As Niagara County celebrates its Bicentennial in 2008, it’s fitting to take a look at some of the earliest efforts to preserve Niagara County’s past. That distinction probably lies at the doorstep of the original Niagara County Pioneer Association, organized in 1877.
Historians credit the formation of the Pioneer Association to the early Dutch pioneer, Andrew Ten Brook, who could remember most of the earliest days of the settlement of the wilderness that became Niagara County. Mr. Ten Brook proposed the formation of a historical society in the county and called for the first meeting. Unfortunately, only six citizens attended. Undaunted by the small number, Ten Brook proposed a picnic meeting be held on land he owned at Olcott. The first picnic, with 1,700 in attendance, set the tone for over a quarter century of picnics to follow. Andrew Ten Brook planned and supervised each of the picnics, with tireless energy and enthusiasm. Scarcely would one picnic conclude before plans for a bigger and better event were swirling in his head.
The second picnic in 1878 greeted over 5,000 guests, once again at the Ten Brook picnic grove in Olcott. By 1881 the attendance had grown to 12,000. The attendees and speakers at the picnics became a veritable “who’s-who” of 19th century life. Famous pioneers such as the Hon. Burt Van Horn, Hon. John E. Pound, or Hon. Lyman A. Spalding were often called upon to wax eloquent about our county’s earliest days.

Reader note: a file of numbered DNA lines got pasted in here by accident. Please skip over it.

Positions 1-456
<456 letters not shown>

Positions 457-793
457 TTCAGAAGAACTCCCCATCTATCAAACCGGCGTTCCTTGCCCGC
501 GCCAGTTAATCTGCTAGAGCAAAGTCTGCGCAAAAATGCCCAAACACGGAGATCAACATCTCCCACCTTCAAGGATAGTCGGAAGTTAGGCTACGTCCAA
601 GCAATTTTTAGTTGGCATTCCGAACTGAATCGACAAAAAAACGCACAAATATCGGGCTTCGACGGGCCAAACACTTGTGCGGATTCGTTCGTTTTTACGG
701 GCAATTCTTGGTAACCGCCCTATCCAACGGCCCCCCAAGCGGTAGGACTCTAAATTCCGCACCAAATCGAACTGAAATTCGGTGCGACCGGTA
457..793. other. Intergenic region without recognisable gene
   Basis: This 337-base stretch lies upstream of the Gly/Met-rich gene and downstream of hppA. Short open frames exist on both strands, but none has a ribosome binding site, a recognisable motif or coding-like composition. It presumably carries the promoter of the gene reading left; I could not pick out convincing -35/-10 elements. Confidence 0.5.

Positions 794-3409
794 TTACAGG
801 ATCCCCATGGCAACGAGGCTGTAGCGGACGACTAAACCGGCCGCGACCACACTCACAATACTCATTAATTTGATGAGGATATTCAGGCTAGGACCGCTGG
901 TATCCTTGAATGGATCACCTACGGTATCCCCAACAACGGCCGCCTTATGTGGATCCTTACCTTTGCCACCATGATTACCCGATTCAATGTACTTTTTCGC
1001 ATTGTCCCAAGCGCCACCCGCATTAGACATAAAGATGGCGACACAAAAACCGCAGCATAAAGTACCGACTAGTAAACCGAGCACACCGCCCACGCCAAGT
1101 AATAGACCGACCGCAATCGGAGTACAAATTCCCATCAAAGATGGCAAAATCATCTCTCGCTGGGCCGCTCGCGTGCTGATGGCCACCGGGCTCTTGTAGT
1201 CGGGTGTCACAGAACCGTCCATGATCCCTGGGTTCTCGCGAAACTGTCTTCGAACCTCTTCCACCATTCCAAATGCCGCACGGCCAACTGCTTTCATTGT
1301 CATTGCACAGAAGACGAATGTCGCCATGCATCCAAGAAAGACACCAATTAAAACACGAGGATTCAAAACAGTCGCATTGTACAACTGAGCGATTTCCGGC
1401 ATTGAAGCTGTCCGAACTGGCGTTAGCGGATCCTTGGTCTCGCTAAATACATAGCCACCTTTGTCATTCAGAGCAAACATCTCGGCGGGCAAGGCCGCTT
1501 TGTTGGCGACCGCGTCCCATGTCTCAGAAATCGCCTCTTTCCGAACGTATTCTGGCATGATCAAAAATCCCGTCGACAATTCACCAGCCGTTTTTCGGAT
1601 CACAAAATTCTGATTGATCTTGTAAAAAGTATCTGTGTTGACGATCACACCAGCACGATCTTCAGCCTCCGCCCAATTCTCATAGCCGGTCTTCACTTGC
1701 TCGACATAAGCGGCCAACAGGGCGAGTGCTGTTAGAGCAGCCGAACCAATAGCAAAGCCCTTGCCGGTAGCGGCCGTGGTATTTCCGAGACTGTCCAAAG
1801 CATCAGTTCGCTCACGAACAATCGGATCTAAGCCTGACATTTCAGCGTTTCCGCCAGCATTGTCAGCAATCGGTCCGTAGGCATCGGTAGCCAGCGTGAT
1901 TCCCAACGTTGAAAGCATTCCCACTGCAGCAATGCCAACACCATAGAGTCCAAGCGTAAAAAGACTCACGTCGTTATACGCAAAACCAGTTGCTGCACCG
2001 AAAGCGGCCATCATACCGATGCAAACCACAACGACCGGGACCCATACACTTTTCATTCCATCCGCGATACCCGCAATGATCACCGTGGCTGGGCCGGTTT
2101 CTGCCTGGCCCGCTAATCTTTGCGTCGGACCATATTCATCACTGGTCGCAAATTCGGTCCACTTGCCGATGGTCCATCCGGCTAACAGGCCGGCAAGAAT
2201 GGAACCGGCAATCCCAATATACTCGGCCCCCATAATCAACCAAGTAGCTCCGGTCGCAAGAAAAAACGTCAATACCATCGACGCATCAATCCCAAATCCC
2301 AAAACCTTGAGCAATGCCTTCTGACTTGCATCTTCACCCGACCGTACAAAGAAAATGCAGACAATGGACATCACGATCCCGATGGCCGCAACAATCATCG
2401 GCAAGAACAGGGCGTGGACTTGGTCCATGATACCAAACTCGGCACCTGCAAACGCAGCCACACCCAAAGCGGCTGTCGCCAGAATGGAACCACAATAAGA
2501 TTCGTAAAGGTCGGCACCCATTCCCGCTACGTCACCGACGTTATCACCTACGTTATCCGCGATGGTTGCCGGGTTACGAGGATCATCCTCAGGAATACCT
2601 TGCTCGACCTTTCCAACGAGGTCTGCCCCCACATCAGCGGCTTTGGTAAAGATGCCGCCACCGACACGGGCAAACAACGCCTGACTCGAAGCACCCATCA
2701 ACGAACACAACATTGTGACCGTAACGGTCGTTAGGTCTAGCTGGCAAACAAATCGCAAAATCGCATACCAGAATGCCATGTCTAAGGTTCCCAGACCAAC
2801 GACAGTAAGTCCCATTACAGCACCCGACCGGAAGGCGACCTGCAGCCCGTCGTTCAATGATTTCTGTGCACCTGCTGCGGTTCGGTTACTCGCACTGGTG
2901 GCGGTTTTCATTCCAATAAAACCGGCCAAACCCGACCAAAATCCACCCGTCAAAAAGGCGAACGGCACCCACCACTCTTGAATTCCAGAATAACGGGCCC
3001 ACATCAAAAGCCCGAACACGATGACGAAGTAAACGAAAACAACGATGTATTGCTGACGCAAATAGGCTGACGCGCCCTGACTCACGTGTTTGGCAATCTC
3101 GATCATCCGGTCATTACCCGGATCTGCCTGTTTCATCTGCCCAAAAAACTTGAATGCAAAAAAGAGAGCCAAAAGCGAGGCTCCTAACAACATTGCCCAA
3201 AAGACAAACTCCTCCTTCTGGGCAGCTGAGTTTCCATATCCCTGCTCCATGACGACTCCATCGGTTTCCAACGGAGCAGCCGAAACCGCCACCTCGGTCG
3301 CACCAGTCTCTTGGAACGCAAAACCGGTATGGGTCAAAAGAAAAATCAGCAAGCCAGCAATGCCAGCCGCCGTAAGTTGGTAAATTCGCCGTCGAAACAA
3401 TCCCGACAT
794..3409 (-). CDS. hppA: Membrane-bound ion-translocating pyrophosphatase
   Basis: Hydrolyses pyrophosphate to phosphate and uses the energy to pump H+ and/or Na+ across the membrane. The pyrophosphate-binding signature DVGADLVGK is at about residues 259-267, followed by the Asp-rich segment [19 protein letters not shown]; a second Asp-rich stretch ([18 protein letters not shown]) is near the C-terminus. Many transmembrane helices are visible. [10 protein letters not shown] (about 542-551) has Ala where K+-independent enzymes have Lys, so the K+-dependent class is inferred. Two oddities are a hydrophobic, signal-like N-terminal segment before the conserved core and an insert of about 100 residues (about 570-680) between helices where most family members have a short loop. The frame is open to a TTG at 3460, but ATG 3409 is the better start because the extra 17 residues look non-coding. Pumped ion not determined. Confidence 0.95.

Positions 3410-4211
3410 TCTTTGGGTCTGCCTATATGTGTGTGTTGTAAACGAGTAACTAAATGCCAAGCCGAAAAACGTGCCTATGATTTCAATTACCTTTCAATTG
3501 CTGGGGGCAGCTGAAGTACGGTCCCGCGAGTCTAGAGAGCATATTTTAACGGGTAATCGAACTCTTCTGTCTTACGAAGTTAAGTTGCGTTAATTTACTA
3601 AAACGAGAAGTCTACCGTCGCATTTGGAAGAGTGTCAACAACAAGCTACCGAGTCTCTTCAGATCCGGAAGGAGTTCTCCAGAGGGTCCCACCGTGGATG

At the picnic of August 8, 1887 it was decided to erect a permanent log cabin at the site in Olcott. “Ye Old Log Cabin” was used to safeguard the relics and antiquities that the Association was collecting. A brass band composed of Tuscarora Indians was one of the highlights of the meeting in 1888 and the finished log cabin was opened on that year.
The speaker at the meeting of August 16, 1899 was a man destined to become president of the United States, NY Governor Theodore Roosevelt. The attendance at the grove was recorded as 20,000 people. The picnic in 1900 welcomed a new century and also marked the day the trolley from Lockport to Olcott first went into general service. The confluence of the new millennium, the annual Pioneer Picnic and the trolley opening gave rise to great public celebration and the trolley carried 12,000 people during its first day of operation. The picnic attendance was listed that year as 25,000.
The Pioneer Association declined from its zenith in the early 1900s as the original founding members and their families met their appointment with mortality. Interest in the organization waned and eventually ceased in the mid-20th century. The organization officially dissolved in July of 1956 and turned over its collection of artifacts to the Niagara County Historical Society. The old log cabin at Olcott also fell into neglect and was eventually torn down in the early 1960s.
Douglas Farley, Director
Ann Marie Linnabery
Erie Canal Discover Center
24 Church St.
Lockport NY 14094